This relatively early piece shows Gray’s interest in lacquering—it’s made of ebonized wood and metal. Always inspired by the arts of Japan, a trait she shared with Perriand and many other European modernists, she trained in the technique with a Japanese lacquer master, Seizo Sugawara. Some of the resulting designs, like this one, riff on the right angles favored by the De Stijl movement, recalling the canvases of Piet Mondrian. She also made lacquered tables.
E-1027 balcony, Roquebrune-Cap-Martin
Using Le Corbusier’s principles as her guide, and working with her lover Badovici—the house’s enigmatic name is code for the couple themselves—Gray completed this seaside villa in 1929. She only got two more houses built in her career, despite designing many more. E-1027, which still stands, is a white box set on pillars and has strong horizontal line. it also has movable walls inside, part of Gray’s interest in built-in flexibility. Corbusier was resentful of the design, and once defaced it by painting a mural on the walls when he was a guest there; he built a small cabin nearby, and, strangely and tragically, drowned nearby. His body washed up onshore right below E-1027.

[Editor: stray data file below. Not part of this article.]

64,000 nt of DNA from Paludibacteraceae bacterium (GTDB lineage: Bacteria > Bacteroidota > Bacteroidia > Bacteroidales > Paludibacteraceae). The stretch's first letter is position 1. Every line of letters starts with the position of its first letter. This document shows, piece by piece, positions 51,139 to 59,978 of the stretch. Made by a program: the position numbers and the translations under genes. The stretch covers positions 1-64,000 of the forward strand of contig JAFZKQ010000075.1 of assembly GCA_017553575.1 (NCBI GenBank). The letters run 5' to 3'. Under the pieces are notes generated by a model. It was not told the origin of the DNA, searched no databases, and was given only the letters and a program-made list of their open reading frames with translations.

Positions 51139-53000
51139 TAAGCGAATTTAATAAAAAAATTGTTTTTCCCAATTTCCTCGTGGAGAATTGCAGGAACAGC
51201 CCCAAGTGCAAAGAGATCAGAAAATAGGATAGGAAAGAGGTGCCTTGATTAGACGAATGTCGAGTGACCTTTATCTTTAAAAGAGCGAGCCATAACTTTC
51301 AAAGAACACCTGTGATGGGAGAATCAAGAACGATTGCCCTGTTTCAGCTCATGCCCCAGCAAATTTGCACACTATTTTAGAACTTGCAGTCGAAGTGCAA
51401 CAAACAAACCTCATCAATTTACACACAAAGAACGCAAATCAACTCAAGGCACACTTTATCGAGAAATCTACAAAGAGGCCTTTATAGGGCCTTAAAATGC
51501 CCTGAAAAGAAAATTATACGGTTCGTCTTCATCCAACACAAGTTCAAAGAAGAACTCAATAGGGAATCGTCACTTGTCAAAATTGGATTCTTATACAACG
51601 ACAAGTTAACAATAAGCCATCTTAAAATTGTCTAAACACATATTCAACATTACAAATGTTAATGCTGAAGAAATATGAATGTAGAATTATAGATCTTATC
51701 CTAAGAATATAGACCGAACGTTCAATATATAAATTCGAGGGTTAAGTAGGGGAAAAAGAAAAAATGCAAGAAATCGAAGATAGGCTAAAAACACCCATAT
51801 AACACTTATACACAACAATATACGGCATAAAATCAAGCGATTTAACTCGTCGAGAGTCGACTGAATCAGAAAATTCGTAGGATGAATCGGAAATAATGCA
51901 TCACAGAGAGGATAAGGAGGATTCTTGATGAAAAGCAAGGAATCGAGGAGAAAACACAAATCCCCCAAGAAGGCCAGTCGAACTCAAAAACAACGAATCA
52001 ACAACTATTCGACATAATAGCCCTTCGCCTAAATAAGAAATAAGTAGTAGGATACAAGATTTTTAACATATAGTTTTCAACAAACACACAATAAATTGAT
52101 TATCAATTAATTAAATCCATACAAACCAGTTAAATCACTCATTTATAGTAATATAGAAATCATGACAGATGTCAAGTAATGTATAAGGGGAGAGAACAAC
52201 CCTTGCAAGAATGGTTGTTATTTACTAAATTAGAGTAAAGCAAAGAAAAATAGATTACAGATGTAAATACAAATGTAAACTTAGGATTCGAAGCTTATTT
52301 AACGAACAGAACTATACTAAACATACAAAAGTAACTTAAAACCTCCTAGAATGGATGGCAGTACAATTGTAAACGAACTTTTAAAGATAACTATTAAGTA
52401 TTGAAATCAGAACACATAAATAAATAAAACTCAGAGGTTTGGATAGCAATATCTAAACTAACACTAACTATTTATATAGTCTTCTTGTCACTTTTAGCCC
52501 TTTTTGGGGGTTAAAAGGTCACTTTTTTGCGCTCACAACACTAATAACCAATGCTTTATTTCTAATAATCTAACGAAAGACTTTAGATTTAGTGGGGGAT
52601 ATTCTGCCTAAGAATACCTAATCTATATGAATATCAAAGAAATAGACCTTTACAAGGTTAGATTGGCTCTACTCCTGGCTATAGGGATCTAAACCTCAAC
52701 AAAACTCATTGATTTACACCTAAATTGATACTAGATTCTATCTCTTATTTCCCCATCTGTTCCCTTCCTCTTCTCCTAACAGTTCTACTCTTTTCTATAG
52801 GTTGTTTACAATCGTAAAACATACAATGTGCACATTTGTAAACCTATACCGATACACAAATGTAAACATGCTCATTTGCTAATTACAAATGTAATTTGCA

Plan of Tempe à Pailla, Castellar above Menton, Maritime Alps, 1934
Tempe à Pailla was another, later house that Gray designed, post breakup with Badovici, meant to be a retreat for a single person. The structure, made of white-washed concrete, was more complex than E-1027, and was designed around the changing light throughout the day. The three-level house has great views, and it’s divided between more open spaces and more private ones. Nautical touches abound, including porthole-shaped windows. Gray once wrote, “A house is not a machine to live-in. It is the shell of man, his extension, his release, his spiritual emanation.” At age 83, she was still tinkering with the design of the house, adding louvers to the garden facade.
Tube lamp, ca 1930s
This simple, straightforward lamp is mostly an incandescent tube and not much else. The piece somehow refers to its own era—the chrome of the base was an Art Deco staple—while at the same time anticipating the Conceptual art of Dan Flavin some 30 years later. Gray did lighting throughout her career, from the glowing charm of the “Lanterne Japonaise” Lamp, ca. 1935, to the energetically modern “Rocket” floor lamp of 1923, both also in the Bard show. But the tube lamp was her most radically simple take on illumination.